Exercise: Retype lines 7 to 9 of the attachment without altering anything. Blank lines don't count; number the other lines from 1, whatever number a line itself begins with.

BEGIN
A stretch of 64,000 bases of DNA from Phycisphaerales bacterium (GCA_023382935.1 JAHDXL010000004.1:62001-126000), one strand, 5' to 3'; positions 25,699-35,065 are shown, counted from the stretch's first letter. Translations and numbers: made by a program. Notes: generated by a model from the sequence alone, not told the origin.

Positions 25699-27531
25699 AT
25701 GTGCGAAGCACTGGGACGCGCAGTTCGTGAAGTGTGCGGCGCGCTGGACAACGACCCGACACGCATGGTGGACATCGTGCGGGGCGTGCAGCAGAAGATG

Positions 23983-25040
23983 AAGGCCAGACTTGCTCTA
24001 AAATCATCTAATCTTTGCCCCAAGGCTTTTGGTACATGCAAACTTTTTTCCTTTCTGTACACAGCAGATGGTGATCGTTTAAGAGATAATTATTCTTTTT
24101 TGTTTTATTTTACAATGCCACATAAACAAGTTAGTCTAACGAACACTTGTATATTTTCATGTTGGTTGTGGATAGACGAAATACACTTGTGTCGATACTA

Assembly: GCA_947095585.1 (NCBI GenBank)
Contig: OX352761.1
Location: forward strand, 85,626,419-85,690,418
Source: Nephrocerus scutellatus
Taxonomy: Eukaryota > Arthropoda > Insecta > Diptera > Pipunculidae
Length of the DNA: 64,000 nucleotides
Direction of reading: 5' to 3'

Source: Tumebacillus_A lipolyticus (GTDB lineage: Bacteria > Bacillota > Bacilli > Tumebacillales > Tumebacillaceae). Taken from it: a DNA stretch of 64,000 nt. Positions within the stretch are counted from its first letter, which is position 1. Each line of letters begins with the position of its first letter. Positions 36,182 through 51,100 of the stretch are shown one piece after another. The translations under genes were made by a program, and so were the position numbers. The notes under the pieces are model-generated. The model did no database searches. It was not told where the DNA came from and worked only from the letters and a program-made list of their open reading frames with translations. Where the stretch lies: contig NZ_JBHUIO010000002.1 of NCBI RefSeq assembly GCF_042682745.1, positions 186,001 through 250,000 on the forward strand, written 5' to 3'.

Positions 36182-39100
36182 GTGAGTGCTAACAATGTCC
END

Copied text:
24001 AAATCATCTAATCTTTGCCCCAAGGCTTTTGGTACATGCAAACTTTTTTCCTTTCTGTACACAGCAGATGGTGATCGTTTAAGAGATAATTATTCTTTTT
24101 TGTTTTATTTTACAATGCCACATAAACAAGTTAGTCTAACGAACACTTGTATATTTTCATGTTGGTTGTGGATAGACGAAATACACTTGTGTCGATACTA

Assembly: GCA_947095585.1 (NCBI GenBank)